Club Safety Statistics
Safety is preeminent among every pilot to some degree. This page is meant to provide transparency to the membership about incidents and accidents within the club. This is my favorite page. Not because of the fact that there are more than zero incidents but because there is an amazing amount of information and data we can glean from these resources. The NTSB Accident Search button below allows you to search on any accident of your choosing as well as providing a variety of parameters to search on. NTSB reports are some of the most complete available. They are typically substantially more informative than the FAA reports.
Investigations are handed off to the FAA for a variety of reasons but generally if the accident is not severe enough or if the NTSB does not have the resources available to investigate, they will hand off to the FAA. Historically, Plus One Flyers has had few incidents/accidents investigated by the NTSB. The NTSB has an excellent newsletter, called the “Callback” that takes information submitted on NASA (ASRS) reports and puts them into a newsletter based on the category of the month. Click here to subscribe.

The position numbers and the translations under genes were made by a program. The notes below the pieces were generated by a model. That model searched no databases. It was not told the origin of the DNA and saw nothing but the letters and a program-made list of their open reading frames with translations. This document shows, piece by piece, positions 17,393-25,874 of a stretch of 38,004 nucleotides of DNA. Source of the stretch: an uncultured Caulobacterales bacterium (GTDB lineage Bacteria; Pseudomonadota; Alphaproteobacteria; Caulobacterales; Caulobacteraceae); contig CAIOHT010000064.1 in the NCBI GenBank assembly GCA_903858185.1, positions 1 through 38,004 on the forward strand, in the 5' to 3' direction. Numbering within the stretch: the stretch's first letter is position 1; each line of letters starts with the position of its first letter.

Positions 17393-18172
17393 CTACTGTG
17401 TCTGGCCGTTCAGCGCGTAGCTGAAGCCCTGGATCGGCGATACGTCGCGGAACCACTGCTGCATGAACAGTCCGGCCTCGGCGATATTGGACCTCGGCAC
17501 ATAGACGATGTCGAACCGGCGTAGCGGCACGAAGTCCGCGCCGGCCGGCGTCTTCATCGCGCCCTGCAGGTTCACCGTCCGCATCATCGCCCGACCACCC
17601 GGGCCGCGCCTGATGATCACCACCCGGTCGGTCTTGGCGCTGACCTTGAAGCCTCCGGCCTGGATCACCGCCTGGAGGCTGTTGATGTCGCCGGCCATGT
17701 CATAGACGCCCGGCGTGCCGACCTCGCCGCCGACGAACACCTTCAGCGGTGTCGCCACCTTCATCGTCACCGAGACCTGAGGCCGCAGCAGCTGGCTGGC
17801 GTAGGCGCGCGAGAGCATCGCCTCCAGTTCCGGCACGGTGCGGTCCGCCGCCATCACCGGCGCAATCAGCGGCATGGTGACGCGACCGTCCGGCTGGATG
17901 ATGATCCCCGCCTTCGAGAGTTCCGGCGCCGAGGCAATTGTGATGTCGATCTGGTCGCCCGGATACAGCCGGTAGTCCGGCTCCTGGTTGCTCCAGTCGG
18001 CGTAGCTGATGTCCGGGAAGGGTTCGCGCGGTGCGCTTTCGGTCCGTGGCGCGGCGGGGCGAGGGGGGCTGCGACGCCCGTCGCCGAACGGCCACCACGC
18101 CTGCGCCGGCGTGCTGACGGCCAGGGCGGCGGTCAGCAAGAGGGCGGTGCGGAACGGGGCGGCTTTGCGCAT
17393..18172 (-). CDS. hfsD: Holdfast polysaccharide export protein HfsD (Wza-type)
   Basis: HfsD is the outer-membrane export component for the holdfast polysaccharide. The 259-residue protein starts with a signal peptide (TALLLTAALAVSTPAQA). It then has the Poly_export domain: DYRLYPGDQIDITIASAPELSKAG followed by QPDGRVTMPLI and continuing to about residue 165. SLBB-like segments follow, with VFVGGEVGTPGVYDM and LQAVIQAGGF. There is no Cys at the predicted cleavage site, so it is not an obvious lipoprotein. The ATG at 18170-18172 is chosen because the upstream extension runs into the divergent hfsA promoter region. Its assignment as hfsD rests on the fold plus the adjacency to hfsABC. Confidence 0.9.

Club Accident Statistics
Below you will find the accident/incident statistics for last year. These statistics also offer a comparison to overall GA accident statistics.
- NTSB/FAA Definable Accidents (Total Number)
- Other Incidents (with a defined value for repair)
Safety Concern Reports
The CFI and student were observed pushing down on the tail of the aircraft in order to push it back into its parking space. The student had a towbar in his hand. In addition, there were numerous parked aircraft nearby that have working towbars.
Whoever was flying N210BX around 2pm today got my attention by doing a 90° bank to turn along the coast after passing the beach right over La Jolla Shores. And they came buzzing back down about half a mile off the coast at, I’d guess, 200 feet. I took a screenshot of flight radar 24 as they passed the Cove.
The Nall Report is the gold standard for accident reporting in General Aviation. Using the link below, you can search the database by year, including preliminary data for non-office years. Typically these reports take two years to compile before they become official.
AOPA State of GA (2019)
The AOPA Report on the State of General Aviation is a great “30,000′ View” of GA. They include a lot of good data, including airmen data, certificate data, operational information, and more. Click below to get the PDF report to the most recent report.
FAA Accident Data